The incoherence and attempted demagoguery of the beseiged Republican Party are becoming impossible to overstate. Witness the latest Big Idea on dealing with gas prices, unveiled last week by Senate GOP Leader Bill Frist: mailing $100 checks to 100 million Americans to help them fill up at the pump this summer. Check in with your favorite economist and ask him or her about the genius of this "plan." It basically involves borrowing 10 billion smackers--yes, 10 billion--and tossing it into the marketplace to subsidize higher gas prices. The Frist "plan," of course, isn't intended to do anything serious about rising gas prices. Its rationale is purely political: buying votes just before the midterm elections. There are plenty of bad ideas bouncing around Washington right now about gas prices. As the Progressive Policy Institute's Jan Mazurek explained last week, all the frantic casting-about for a short term response to higher gas prices ignores, and in some cases cuts directly against, the long-term solutions that the Bush administration and Congress have been rejecting over the last five-and-a-half years, especially a serious effort to build fuel-efficient and cleaner cars. The world's insatiable lust for oil isn't going to go away any time soon, and the only sure way to keep petroleum prices from wrecking our economy and wrecking family budgets is to reduce our dependence on this perilous energy source. Throwing money at every gas pump in America is a worse than unserious proposal.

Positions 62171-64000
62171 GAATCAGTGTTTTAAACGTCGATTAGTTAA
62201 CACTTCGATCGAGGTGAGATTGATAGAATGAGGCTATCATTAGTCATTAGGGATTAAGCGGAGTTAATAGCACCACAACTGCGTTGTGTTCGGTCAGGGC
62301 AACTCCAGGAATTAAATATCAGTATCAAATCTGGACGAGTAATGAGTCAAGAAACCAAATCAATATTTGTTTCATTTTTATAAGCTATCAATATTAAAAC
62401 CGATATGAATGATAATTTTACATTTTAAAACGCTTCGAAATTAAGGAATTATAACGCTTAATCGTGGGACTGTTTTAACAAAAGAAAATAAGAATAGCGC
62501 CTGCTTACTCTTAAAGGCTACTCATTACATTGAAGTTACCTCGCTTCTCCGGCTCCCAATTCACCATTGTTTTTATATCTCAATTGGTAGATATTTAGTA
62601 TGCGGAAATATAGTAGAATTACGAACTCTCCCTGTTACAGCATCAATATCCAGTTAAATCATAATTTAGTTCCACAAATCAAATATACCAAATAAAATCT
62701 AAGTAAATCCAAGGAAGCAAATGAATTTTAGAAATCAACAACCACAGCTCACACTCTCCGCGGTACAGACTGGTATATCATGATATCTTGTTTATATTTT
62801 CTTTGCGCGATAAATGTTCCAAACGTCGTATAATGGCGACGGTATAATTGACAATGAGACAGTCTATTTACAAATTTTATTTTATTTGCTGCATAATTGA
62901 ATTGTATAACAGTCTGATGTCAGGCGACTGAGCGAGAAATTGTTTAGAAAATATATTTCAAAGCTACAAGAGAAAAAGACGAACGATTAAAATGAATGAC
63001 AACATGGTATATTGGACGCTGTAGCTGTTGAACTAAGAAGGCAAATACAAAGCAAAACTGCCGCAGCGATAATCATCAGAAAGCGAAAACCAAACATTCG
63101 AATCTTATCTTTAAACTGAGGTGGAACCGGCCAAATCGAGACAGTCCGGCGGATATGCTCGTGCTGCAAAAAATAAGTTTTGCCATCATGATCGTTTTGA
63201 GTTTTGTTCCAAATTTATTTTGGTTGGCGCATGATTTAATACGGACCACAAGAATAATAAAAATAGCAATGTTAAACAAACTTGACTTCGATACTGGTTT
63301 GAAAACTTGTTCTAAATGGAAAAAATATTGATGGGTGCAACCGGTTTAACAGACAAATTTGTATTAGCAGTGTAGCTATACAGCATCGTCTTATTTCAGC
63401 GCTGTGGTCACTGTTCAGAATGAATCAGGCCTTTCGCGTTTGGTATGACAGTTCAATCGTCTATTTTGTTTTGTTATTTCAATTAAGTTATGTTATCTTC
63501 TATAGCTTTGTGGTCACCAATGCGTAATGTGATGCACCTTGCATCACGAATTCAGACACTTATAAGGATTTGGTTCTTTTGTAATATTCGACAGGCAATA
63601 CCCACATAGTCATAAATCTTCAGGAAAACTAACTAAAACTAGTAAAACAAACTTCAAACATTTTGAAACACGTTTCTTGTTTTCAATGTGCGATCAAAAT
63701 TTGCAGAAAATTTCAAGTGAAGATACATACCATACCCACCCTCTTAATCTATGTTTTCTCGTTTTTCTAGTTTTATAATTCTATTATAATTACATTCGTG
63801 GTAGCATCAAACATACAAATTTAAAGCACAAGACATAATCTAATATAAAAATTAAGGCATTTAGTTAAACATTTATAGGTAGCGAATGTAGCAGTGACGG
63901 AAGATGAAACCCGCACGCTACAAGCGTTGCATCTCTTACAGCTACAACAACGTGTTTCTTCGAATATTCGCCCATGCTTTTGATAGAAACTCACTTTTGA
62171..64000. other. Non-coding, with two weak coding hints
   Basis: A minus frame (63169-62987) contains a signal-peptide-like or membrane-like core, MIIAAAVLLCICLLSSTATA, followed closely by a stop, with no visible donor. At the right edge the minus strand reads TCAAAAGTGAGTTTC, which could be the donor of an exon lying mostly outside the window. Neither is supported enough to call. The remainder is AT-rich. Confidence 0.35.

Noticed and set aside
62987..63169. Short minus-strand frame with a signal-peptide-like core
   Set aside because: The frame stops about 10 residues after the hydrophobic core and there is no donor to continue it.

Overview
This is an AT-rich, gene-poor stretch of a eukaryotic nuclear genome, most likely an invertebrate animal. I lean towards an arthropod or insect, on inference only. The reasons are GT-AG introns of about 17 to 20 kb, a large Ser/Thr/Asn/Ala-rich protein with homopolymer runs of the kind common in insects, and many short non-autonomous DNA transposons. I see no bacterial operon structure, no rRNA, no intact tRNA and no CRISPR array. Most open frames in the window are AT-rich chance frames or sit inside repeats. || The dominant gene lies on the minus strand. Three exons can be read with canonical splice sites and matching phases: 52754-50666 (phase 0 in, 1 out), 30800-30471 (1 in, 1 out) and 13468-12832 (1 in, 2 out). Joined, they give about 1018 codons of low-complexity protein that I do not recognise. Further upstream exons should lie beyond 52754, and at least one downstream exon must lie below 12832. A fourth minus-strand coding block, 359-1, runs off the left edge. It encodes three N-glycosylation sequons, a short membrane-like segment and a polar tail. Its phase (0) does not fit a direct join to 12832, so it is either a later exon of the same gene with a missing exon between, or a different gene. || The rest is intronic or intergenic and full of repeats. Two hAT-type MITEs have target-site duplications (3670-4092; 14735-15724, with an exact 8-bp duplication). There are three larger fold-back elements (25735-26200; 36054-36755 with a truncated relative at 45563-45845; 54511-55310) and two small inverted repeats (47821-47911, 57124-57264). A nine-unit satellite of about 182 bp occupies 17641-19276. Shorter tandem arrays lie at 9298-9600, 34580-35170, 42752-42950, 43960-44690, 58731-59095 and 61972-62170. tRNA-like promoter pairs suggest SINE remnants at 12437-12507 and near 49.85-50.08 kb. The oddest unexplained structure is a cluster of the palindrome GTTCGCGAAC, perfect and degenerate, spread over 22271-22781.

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Save Darfur

Yesterday's rally on the National Mall organized by the Coalition for Darfur didn't break any attendance records, but the remarkable diversity of the crowd did turn a lot of heads. As the Post's front-page headline put it: "Divisions Cast Aside in Cry for Darfur:"

[The rally] brought together people from dozens of backgrounds and affiliations, many of whom strongly disagree politically and ideologically on many issues....Among the speakers were Rabbi David Saperstein; Al Sharpton; Joe Madison, a black liberal radio talk show hose who has been pushing the issue; Richard Land, president of the Southern Baptist Convention; rap and fashion mogul Russell Simmons; a former basketball star Manute Bol, who is himself Sudanese.
Perhaps most striking of all were two speakers: Nobel Peace Prize winner Elie Wiesel, the great living reminder of the Holocaust; and Paul Rusesabagina, the hero who inspired the movie Hotel Rwanda. Said Wiesel: "As I Jew, I'm here because when we needed people to helpu us, nobody came. Therefore, we're here." Added Rusesabagina: "As Rwanda has been abandoned, Darfur is also abandoned."Let's hope those holding national power within earshot of the Mall were listening.